Despite an inflated sense of importance and self-confidence, there are unfortunate consequences to having narcissistic personality disorder.
People with narcissistic personality disorder have extremely fragile self-esteem. They are easily injured when they meet with criticism or defeat.
People with narcissistic personality disorder may also experience higher levels of shame and humiliation from emotional instability.
A common symptom of narcissistic personality disorder is depression due to the perception of emotional injury from others and social isolation.
Narcissistic Personality Disorder Checklist
The following is a comprehensive list of narcissistic personality disorder behaviors and characteristics. Don’t be concerned if you can relate to a few of them. People with narcissistic personality disorder consistently display most of these items at different levels of severity. People with narcissistic personality disorder can:
People with narcissistic personality disorder can also have problems dealing with anything perceived as disapproval or fault-finding. In response, they can:
• Quickly feel slighted at things others consider harmless
• Belittle others to make themselves appear more accomplished
• Have a hard time controlling their emotions and behavior
• React impatiently or angrily when special treatment doesn’t happen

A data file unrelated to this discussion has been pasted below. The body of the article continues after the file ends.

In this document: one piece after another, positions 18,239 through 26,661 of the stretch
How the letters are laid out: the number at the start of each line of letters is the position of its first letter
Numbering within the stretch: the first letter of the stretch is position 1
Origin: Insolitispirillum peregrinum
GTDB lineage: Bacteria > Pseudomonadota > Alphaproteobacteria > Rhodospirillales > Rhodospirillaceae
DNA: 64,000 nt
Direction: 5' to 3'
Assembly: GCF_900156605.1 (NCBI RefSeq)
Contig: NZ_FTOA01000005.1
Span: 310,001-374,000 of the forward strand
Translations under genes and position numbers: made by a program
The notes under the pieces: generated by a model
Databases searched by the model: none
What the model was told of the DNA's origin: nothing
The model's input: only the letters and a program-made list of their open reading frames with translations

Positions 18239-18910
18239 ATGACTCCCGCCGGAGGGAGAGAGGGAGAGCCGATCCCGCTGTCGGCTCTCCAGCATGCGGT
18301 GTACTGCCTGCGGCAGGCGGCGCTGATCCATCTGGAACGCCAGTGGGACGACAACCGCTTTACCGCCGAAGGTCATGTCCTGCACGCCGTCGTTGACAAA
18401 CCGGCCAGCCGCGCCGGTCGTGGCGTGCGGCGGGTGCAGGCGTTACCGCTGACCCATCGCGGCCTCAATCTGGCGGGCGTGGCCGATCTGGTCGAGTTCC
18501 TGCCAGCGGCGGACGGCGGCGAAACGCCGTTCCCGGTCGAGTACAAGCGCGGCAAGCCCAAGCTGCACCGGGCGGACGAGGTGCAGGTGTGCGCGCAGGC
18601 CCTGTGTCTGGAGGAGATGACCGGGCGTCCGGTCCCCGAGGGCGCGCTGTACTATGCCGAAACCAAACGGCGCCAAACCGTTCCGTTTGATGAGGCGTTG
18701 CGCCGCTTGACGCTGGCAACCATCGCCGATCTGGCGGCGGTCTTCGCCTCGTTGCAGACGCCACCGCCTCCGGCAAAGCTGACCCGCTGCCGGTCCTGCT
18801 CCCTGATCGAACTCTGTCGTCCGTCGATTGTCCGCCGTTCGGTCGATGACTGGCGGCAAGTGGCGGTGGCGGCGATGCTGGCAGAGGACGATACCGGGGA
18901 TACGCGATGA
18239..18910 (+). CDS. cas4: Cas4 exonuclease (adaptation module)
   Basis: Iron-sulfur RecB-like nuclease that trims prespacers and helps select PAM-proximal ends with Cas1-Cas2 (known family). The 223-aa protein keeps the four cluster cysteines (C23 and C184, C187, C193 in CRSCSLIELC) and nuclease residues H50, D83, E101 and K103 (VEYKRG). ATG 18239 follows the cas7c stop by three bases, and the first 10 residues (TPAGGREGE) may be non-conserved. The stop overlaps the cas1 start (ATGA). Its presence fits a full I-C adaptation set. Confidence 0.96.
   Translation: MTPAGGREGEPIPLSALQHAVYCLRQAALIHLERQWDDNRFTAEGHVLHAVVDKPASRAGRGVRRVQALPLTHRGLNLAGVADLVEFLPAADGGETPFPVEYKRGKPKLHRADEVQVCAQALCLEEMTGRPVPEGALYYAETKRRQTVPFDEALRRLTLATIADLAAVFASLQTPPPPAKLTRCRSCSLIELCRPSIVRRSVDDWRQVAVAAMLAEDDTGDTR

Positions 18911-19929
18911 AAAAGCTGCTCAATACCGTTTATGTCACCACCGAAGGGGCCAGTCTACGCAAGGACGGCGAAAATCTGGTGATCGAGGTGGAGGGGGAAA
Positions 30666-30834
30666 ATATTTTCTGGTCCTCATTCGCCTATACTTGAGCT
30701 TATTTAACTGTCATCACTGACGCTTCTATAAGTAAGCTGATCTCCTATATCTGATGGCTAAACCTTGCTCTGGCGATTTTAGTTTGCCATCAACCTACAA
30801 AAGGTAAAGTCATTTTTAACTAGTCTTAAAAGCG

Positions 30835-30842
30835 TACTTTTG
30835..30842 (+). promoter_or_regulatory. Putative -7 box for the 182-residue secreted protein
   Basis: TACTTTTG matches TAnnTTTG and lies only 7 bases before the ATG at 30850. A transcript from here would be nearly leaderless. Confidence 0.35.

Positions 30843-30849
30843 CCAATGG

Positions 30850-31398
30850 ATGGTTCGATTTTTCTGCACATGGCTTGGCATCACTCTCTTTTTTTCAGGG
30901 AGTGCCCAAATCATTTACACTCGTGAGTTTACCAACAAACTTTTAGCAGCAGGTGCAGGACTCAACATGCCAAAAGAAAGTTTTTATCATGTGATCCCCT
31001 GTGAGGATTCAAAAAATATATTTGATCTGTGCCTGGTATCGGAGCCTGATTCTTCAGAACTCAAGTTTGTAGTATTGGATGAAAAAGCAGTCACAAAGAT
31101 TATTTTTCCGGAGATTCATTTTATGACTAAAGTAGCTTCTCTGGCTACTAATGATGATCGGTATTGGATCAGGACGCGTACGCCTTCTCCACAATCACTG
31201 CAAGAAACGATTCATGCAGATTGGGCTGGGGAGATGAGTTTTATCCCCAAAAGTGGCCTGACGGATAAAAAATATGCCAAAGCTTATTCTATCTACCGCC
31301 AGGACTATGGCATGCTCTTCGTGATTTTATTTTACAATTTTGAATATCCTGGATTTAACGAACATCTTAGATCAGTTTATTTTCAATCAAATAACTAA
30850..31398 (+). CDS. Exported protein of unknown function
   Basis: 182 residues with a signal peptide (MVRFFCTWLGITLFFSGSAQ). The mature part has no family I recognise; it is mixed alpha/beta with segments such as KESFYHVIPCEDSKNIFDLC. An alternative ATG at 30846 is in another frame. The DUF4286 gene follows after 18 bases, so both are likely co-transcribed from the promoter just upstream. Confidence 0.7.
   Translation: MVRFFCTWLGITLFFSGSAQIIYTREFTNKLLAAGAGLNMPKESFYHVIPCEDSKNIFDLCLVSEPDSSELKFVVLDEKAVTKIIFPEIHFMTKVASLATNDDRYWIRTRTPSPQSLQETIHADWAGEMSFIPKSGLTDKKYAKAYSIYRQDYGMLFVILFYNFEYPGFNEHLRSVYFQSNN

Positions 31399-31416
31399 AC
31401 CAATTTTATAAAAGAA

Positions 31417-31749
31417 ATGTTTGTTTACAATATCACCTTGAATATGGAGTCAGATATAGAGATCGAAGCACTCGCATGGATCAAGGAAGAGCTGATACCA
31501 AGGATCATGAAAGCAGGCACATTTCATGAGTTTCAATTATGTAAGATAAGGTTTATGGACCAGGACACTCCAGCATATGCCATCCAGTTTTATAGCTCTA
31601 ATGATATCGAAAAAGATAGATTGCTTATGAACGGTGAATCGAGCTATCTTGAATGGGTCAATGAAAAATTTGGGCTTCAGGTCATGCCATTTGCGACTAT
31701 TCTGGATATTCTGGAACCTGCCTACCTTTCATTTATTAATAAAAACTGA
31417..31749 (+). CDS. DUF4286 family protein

• Experience serious personal problems
• Feel moody and depressed because they are not “perfect”
• Strike back with extreme anger, rage, or contempt to prove they are superior to others
• Have major problems dealing with stress and change
• Secretly harbor feelings of shame, insecurity, humiliation, and vulnerability
Causes of Narcissistic Personality Disorder
Connection Between NPD and Addiction
The connection between substance use and narcissistic personality disorder can be from:
• People with NPD attempting to restore or maintain an inflated sense of self-importance.
• When narcissistic personality disorder sufferers encounter unavoidable limitations, they get depressed. Substance use could be a defensive reaction against the effects of depression.
• Aging that affects one’s appearance can also cause people with NPD to become defensive.
• The social isolation NPD sufferers experience can lead to substance abuse or dependence.
These factors can lead someone with narcissistic personality disorder to self-medicate. Using substances can make them feel like they can maintain a sense of superiority and invincibility. However, substance abuse frequently worsens mental health. Self-medication may also be related to blocking out feelings of sadness, depression, and guilt that come from not measuring up to impossibly high standards of perfection.
People with NPD may not want to believe that anything could be wrong, so they don’t see any need for treatment. If they do seek treatment, it probably won’t be for NPD symptoms. It is more likely they will seek treatment for drug or alcohol use, depression, or another mental health problem. Treatment for addiction or other mental health problems may fail if NPD is not recognized and part of the treatment plan because when the patient perceives insults to their self-esteem, it becomes hard to accept and follow through with treatment.